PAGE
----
Lincolnshire re-proposes original library cuts

Lincolnshire re-proposes original library cuts

Lincolnshire County Council is to put forward plans to provide 15 major libraries plus 40 community-run hubs – the same proposals that were previously quashed by the High Court.

In July campaigners for library services in the county secured a victory through a judicial review contesting the council’s plans to cure the library service budget by £2m.

In his ruling, Mr Justice Collins found that the council’s process leading up to the decision to cut library services was “flawed”, because the authority failed to consult properly and to consider an application by a charitable organisation that put forward plans to run some libraries.

Mr Justice Collins’ decision meant that Lincolnshire had to go back to the drawing board.

The council’s officers, after “additional work over the autumn”, have now recommended that councillors again endorse the previous plans.

Under the proposals, the council would continue to provide 15 major libraries, along with online services, mobile libraries and specialist support for those unable to reach their nearest library because of, for instance, disability, age or ill health.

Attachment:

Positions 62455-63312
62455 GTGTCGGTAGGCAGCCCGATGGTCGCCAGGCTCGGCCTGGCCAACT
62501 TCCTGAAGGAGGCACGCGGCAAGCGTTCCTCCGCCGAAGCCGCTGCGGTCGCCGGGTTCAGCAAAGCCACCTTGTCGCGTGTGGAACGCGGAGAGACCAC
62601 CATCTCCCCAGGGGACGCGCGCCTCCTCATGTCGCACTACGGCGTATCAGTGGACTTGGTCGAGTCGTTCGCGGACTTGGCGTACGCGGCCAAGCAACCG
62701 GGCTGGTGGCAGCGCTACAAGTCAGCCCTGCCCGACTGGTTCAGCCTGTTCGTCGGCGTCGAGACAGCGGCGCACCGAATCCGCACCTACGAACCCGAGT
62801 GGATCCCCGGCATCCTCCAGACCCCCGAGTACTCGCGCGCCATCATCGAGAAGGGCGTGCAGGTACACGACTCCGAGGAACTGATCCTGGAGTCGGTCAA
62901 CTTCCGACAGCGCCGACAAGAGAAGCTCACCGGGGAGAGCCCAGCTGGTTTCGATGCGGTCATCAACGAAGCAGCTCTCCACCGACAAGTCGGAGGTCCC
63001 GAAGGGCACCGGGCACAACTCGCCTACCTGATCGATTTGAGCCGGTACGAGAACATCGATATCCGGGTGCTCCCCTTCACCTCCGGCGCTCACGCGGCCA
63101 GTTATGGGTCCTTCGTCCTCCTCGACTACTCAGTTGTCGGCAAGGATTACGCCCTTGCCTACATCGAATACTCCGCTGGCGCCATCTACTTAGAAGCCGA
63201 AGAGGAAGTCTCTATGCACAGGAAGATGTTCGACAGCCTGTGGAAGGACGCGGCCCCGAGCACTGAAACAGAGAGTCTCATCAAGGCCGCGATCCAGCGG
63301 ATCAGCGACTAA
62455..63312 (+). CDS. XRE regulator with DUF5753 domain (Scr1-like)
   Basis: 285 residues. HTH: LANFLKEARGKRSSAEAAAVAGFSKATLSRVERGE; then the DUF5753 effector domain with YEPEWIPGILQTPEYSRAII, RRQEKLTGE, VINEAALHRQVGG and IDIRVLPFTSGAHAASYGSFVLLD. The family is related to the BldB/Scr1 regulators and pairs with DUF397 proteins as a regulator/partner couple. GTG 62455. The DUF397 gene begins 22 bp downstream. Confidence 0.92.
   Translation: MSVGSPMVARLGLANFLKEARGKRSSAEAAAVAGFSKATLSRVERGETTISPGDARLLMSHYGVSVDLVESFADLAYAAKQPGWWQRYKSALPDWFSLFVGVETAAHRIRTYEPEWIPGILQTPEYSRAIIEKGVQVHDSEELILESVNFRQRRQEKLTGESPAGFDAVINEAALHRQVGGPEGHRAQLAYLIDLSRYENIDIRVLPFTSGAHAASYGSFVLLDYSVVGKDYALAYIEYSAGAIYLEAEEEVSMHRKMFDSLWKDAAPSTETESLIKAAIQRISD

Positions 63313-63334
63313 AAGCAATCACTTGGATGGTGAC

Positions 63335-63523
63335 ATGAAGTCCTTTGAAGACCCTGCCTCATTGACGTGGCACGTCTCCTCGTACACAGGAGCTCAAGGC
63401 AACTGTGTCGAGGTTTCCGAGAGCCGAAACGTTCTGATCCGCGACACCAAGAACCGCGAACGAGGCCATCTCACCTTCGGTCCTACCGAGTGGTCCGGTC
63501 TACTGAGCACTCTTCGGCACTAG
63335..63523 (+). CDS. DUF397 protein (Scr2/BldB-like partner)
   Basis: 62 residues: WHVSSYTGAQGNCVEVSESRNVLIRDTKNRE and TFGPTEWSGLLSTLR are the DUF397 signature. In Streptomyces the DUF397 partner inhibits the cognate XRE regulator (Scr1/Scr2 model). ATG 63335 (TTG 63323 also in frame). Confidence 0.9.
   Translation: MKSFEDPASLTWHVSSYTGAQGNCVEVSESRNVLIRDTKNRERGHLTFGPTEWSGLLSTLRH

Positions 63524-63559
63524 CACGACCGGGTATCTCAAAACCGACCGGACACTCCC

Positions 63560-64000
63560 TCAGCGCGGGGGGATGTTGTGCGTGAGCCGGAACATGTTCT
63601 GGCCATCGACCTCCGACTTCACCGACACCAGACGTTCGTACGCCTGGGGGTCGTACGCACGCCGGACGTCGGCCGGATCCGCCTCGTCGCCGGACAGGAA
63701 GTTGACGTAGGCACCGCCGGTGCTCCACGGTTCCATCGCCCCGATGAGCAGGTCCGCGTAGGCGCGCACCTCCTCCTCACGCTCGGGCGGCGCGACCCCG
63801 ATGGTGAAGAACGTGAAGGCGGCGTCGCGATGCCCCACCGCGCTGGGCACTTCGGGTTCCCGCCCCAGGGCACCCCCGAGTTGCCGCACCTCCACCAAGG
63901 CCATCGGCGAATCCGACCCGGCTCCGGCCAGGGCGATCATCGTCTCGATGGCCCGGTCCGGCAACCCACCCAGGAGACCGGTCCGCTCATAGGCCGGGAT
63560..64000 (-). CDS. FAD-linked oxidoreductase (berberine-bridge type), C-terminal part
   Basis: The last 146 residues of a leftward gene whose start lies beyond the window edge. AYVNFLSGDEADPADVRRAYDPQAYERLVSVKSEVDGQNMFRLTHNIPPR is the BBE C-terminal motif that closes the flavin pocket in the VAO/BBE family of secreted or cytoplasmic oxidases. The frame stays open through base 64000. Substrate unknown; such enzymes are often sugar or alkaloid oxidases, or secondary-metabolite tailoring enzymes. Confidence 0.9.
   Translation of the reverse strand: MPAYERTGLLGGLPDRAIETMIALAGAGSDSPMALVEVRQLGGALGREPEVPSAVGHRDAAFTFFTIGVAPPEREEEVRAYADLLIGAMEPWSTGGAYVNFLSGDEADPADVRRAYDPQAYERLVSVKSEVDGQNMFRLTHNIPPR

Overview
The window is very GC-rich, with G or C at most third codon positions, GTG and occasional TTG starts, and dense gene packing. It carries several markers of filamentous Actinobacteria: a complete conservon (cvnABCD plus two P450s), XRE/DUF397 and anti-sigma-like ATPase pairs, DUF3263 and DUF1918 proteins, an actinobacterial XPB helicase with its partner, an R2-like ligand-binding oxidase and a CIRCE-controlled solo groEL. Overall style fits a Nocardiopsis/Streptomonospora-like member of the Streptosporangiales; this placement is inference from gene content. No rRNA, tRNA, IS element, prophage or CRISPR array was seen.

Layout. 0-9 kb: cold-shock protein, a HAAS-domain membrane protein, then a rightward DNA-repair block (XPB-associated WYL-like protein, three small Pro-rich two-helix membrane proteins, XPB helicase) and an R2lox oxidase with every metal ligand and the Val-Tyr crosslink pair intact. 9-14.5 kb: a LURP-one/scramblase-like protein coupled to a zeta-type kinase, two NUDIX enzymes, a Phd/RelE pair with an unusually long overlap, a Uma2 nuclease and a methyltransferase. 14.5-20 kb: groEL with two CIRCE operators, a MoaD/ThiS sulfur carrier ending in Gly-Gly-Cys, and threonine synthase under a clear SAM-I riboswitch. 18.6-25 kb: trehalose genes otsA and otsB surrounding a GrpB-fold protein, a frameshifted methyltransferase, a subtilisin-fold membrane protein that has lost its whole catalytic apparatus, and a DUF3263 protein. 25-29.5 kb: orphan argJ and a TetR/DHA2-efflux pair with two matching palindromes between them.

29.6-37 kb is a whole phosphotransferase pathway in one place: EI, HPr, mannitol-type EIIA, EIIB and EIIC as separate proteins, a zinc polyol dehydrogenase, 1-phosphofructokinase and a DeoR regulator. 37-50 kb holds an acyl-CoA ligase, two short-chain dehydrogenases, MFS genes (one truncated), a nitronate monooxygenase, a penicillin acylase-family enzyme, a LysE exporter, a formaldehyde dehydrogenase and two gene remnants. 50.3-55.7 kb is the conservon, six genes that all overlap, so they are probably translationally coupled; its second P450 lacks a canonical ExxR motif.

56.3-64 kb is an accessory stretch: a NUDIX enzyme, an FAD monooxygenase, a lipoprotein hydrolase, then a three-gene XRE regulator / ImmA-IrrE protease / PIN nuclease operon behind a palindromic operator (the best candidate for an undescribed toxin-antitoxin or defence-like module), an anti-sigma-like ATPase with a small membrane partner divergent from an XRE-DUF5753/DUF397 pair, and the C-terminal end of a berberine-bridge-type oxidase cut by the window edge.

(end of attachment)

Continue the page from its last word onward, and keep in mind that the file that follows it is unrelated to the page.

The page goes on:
These would be “complemented by up to 40 community hubs, including library services, developed in partnership with local community groups”.

The community groups will receive “ongoing professional support”, said a statement from the council, £5,000 per year towards their running costs and access to a one-off grant of up to £15,000 for changes to buildings or equipment.

Officers are also recommending “the council undertakes a competitive procurement to seek an external organisation to potentially deliver these services on its behalf, including the support for the community hubs”.

This follows an approach from Greenwich Leisure Limited, the charity which was mentioned in the judicial review and whose application Mr Justice Collins said the council failed to deal with properly.

Cllr Nick Worth, executive member for libraries, said: “Officers have put in a lot of work to address the issues raised during the court case. Having done so, they still believe the model previously agreed by the executive is the right way forward. Volunteers would be at the heart of that new-look service, and we have been keeping in close contact with those that have come forward as things developed.

“Because of the challenge from GLL, the executive will also be asked to look at potentially outsourcing our side of things. In light of the work that involves, it’s likely to take until the end of 2015 before a final decision is reached on who will run the service. I look forward to the views of the scrutiny committee and the debate at the executive meeting. However, I’m confident that the ultimate outcome will be a comprehensive and efficient service that meets the needs of residents.”

The council will discuss the recommendations at a committee meeting on 27th January, with a decision being taken at a meeting of the council’s executive on 3rd February.